Ernie Pyle remembered for tales of soldiers' lives in WWII
FORT SHAFTER, Hawaii — Journalist Ernie Pyle wrote hundreds of front-line columns during World War II, many composed like letters back home relating the personal stories of weary infantrymen.
“We don’t know which of his wartime columns Pyle was most proud of,” Owen V. Johnson said Saturday during a ceremony at the National Memorial Cemetery of the Pacific in Honolulu, where Pyle is buried among the 34,000 gravesites.
“He didn’t think about such things,” said Johnson, a professor emeritus at Indiana University and Pyle scholar, during a speech at the ceremony dedicating a stone and plaque to World War II infantrymen and the journalists who wrote about them. “But I suspect it would have been his last unfinished one.”
That column – left undone when a bullet to the head killed him on April 18, 1945, during the Battle of Okinawa – summed up the fatigue and numbness in his soul, the same sentiments felt among the infantryman he’d written about for three years from Africa to Italy to France and the Pacific.
The end of the war, Pyle wrote, would be a cause for relief but not elation.
“In the joyousness of high spirits it is easy for us to forget the dead,” he wrote.
“But there are many of the living who have had burned into their brains forever the unnatural sight of cold dead men scattered over the hillsides and in the ditches along the high rows of hedge.
“Dead men in such familiar promiscuity that they become monotonous. Dead men in such monstrous infinity that you come almost to hate them.”
As one of the few reporters who routinely lived and marched with frontline infantrymen during the war, Pyle was beloved by the soldiers for telling the stories of their lives from the trenches.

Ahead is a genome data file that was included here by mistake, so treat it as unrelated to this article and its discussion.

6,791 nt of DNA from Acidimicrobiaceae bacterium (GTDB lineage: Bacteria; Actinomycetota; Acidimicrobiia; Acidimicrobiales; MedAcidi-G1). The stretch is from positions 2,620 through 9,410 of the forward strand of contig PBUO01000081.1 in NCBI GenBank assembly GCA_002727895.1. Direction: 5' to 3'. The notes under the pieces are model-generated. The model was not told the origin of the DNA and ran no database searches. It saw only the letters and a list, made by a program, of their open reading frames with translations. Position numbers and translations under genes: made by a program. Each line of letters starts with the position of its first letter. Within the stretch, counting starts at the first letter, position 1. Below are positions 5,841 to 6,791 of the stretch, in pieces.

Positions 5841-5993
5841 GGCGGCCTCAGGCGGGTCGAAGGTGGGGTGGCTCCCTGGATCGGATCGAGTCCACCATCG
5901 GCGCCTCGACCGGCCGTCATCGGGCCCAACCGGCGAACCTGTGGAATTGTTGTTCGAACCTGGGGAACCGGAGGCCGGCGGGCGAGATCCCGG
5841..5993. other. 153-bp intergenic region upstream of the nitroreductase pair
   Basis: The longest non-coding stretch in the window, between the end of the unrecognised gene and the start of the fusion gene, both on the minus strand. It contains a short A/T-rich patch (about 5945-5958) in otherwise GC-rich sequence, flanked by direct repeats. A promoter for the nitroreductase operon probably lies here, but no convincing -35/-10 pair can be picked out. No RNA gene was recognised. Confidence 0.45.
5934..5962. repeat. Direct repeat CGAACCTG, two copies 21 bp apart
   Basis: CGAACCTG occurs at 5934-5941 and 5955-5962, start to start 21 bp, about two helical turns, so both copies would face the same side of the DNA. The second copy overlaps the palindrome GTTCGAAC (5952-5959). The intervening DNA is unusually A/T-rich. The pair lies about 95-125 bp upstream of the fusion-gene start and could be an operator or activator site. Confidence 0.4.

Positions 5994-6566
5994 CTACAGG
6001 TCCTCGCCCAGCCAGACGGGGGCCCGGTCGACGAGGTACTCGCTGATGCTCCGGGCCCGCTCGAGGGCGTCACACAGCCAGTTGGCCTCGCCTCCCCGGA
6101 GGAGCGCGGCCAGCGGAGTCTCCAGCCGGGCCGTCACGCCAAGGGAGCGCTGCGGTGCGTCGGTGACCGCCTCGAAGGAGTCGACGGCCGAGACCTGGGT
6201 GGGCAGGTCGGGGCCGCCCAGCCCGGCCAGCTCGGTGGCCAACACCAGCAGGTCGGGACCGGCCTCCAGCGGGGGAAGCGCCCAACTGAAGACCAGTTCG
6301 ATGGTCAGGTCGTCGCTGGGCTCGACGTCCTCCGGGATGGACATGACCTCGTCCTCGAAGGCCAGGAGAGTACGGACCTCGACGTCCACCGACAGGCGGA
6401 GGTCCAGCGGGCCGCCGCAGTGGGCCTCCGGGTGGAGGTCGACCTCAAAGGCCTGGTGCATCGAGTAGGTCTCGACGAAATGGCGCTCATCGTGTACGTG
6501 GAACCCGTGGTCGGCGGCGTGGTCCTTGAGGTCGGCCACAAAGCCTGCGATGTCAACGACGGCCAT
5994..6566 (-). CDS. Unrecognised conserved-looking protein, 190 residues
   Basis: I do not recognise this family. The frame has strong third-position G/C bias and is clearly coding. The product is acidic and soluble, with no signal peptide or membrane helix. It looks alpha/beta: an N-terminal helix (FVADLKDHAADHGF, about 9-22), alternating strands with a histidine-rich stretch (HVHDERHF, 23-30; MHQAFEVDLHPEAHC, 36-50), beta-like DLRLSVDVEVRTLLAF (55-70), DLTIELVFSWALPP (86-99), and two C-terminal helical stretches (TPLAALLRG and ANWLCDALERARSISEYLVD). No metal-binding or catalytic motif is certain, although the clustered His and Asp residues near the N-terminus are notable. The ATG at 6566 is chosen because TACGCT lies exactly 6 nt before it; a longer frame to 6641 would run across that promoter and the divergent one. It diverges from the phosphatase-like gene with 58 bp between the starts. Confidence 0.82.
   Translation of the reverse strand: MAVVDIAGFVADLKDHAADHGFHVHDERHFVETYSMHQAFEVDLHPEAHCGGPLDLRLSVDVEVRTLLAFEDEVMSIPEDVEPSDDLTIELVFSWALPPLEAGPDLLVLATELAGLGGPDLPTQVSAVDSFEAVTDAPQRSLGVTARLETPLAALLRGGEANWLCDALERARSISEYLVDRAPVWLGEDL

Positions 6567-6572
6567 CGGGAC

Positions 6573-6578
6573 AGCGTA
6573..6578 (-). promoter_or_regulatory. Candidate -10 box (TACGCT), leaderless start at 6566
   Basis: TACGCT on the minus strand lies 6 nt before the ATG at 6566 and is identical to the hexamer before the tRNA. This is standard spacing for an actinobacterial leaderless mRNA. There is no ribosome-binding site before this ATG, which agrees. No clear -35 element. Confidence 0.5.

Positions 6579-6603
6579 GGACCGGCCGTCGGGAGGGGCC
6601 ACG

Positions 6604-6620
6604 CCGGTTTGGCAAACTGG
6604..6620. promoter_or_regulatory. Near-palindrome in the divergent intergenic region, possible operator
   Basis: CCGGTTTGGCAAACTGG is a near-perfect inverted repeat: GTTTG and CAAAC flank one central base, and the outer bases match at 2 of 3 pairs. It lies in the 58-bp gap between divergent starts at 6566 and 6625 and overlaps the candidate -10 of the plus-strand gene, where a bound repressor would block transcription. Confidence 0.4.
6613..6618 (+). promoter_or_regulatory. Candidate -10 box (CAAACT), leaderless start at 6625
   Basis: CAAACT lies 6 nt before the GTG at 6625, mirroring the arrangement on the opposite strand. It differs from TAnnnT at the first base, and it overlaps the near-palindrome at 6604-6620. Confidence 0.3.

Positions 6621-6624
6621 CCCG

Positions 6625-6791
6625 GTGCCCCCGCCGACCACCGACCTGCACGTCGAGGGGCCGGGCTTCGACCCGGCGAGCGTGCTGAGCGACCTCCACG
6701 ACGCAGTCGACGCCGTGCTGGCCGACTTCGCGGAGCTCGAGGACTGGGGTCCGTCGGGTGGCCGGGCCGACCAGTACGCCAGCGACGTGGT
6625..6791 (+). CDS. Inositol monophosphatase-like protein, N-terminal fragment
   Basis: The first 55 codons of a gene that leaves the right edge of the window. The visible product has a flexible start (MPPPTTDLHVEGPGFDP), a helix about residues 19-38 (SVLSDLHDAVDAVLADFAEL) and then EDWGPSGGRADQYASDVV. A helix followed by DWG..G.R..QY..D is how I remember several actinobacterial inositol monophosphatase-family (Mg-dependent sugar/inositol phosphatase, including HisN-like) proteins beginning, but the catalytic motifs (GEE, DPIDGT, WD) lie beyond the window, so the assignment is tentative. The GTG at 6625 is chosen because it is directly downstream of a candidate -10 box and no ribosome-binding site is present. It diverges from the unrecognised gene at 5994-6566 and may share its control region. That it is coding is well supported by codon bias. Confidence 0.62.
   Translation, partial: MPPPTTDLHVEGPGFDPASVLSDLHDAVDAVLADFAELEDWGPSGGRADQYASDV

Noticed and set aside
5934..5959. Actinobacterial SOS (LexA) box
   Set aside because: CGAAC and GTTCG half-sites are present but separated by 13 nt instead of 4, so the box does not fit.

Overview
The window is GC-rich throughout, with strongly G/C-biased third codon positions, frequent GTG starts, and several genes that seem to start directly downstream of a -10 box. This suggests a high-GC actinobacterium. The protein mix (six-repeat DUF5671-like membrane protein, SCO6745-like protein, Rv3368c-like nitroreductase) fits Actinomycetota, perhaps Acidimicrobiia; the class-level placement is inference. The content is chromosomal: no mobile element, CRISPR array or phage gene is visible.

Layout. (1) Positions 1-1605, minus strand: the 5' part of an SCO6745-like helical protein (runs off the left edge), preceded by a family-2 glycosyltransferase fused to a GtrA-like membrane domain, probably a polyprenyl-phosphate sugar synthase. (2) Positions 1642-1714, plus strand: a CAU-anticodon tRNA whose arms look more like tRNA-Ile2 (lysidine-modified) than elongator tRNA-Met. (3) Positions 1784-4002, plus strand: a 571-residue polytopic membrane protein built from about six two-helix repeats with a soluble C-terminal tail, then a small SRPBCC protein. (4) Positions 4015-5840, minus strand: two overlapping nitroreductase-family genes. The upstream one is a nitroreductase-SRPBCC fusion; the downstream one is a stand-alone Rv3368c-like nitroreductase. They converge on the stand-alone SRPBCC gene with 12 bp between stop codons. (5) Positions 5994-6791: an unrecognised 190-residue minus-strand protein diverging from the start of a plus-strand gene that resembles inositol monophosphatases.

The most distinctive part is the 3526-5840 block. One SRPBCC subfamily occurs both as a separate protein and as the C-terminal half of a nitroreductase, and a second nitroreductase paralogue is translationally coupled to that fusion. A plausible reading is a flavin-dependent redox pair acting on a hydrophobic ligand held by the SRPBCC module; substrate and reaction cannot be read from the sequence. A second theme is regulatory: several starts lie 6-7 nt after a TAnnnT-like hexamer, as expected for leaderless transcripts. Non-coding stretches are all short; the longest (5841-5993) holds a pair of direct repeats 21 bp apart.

“I definitely think there’s still a lot to be learned from him,” Johnson said after the ceremony. “Every war correspondent that I’ve ever talked to has cited Pyle as an example to be emulated, or at least to strive to be that good, to get inside the individual soldier, sailor or airman.”
He also possessed an incredible memory.
“He did not use a reporter’s notebook except to write down names and hometowns,” Johnson said. “The rest of it he got into his head. I used to tell my students it was as though he had a video camera that was rolling and he could store anywhere up to 13 stories and then write them.
“If he wasn’t sure how to frame a story, then he’d look at that picture again. Perhaps it was a gift, but my hunch is it was a gift he worked on getting better at.”
Pyle was an accomplished journalist well before World War II, experience that earned the 42-year-old the nickname “The Old Man” by the troops he began covering in North Africa in 1942.
Pyle had longed to join the military during World War I, but his parents required him to first graduate from high school. After graduating he served a short, land-locked stint in the Navy until the end of the war, then entered Indiana University in 1919 to study journalism.
He became a top aviation writer in Washington, D.C., in the 1920s. During the Great Depression, he began writing a column about the daily struggles of average Americans as he traveled throughout the country.
“In the process he honed his story-telling abilities and, more importantly, got to know America,” Johnson said in his speech. “That experience was priceless when he turned his attention to telling the story of war.”
The Ernie Pyle Legacy Foundation, whose directorship is largely comprised of Pyle’s indirect descendants — he had no children, but his brother did — commissioned the stone and plaque dedicated on Saturday. It stands about 100 feet from Pyle’s simple headstone where he was buried in 1949 after being exhumed in Okinawa.
“When someone asks what his legacy is, it’s his whole life and what he did in his life and his mastery of journalism,” said Jerry Maschino, a foundation director.
Pyle also left his mark in a particularly important way to today’s troops deploying downrange. Pyle wrote a series of columns decrying the unfairness that troops in frontline combat received no more pay than those serving away from battle.
As a result, Congress passed “The Ernie Pyle bill,” giving servicemembers in combat $10 a month extra, a bonus now called imminent danger pay.
Pyle visited Hawaii in 1937, saying in one of several columns he wrote that what he most liked about Honolulu “is the ridge of mountains rising in the back of the sea.”
In a eulogy given at his reburial here in 1949, Honolulu Press Club president Buck Buchwach said: “Today Ernie is here in that very ridge of mountains, and it is fitting that he should be laid to rest for eternity in the shade of that ridge.”
It’s also befitting that Pyle lies among the graves of the kind of men with whom he ate, slept, marched and died.